Title: Balsam Canada
Additional Names: Canada turpentine; balsam of fir
Literature References: Improperly "Balm of Gilead". Liquid oleoresin from Abies balsamea (L.), Mill., Pinaceae. Habit. Canada and Northern U.S. to Va., west to Minnesota. Constit. 27.5% Volatiles (pinene, nopinene, b-phellandrene), 44.5% resin acid (13% abietic, 8% neoabietic), 27% neutral resinous compounds. Ref: Lombard et al., Peint. Pigm. Vernis 34, 106 (1958), C.A. 52, 12420 (1958).
Properties: Yellowish to greenish, viscid, transparent, slightly fluorescent liquid; agreeable, aromatic pine-like odor; bitter taste; on exposure to air gradually solidifies to a solid, noncryst mass. d 0.987-0.994. n420 1.52-1.54. [a]D20 +1 to +4°. Acid no. 84-87. Sapon no. 89.4-95.7 (2 g in xylene for 1 hr). Insoluble in water; miscible with benzene, chloroform, xylene, ethyl acetate, oil of cedar; completely sol or almost sol in ether, oil turpentine; about 90% dissolves in alcohol or petr ether.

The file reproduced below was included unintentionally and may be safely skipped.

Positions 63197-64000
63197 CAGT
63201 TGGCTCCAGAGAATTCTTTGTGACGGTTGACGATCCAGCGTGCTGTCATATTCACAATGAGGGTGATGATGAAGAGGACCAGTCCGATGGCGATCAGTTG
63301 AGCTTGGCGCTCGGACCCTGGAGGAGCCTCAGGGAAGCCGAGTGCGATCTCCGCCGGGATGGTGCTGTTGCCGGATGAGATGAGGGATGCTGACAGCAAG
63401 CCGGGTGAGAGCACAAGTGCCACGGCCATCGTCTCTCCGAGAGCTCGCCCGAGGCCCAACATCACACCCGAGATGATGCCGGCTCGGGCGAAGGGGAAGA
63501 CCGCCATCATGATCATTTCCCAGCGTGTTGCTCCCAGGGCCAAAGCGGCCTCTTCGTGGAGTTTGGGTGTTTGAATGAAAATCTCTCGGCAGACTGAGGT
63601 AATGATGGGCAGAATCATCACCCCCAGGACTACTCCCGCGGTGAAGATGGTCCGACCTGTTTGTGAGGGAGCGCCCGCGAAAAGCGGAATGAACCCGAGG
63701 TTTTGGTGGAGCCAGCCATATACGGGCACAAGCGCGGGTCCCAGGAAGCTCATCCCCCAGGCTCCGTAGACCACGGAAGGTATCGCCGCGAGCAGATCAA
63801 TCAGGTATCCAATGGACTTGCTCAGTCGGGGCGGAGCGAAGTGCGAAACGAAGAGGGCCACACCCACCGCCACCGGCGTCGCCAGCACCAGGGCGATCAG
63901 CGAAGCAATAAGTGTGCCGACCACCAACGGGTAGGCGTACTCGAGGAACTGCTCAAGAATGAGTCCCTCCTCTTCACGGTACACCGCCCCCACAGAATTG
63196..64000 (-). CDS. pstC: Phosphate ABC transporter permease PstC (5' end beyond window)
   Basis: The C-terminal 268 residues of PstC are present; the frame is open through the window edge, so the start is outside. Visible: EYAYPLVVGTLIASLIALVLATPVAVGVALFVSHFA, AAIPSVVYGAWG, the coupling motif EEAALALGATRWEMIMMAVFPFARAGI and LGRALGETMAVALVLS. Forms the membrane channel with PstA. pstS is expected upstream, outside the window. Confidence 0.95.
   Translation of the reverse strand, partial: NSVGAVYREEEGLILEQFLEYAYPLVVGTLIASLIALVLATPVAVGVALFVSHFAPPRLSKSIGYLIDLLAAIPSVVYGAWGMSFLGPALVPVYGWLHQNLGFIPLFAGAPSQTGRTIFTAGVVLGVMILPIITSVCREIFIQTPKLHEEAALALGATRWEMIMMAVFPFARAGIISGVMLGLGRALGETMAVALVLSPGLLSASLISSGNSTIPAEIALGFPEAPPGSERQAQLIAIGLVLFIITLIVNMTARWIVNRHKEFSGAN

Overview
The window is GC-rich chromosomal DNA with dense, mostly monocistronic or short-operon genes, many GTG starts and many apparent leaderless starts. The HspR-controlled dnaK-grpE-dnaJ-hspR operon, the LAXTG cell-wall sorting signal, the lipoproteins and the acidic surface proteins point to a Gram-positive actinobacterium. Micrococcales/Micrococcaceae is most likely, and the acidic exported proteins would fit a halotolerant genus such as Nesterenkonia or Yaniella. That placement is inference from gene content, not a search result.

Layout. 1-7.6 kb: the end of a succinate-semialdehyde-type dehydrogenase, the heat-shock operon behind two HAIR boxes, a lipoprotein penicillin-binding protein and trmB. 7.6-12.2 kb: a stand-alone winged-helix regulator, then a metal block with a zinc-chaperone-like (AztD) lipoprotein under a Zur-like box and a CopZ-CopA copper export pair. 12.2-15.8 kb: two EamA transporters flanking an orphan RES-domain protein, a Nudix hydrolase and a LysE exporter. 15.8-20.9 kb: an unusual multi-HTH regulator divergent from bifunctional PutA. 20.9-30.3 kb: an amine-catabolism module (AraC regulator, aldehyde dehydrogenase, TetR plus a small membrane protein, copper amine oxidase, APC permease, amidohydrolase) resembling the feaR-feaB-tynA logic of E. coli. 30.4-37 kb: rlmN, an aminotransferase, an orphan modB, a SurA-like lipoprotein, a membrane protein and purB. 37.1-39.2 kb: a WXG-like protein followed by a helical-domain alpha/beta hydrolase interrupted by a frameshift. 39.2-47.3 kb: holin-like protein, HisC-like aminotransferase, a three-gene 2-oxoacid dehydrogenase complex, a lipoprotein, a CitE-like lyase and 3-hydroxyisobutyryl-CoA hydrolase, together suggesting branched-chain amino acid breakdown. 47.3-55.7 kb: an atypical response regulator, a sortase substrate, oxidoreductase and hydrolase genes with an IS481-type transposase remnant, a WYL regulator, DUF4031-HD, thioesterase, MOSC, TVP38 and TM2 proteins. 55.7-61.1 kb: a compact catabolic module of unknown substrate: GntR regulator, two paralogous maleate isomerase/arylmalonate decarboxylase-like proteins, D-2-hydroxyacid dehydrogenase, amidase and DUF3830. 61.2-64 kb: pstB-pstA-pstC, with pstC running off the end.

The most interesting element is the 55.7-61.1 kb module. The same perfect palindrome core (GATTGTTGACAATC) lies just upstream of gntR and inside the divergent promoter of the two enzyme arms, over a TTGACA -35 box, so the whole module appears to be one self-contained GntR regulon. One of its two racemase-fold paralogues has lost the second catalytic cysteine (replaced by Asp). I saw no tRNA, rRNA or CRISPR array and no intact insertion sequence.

Optical Rotation: [a]D20 +1 to +4°
Index of refraction: n420 1.52-1.54
Density: d 0.987-0.994
Use: Cement for lenses; manuf fine lacquers; for mounting in microscopy.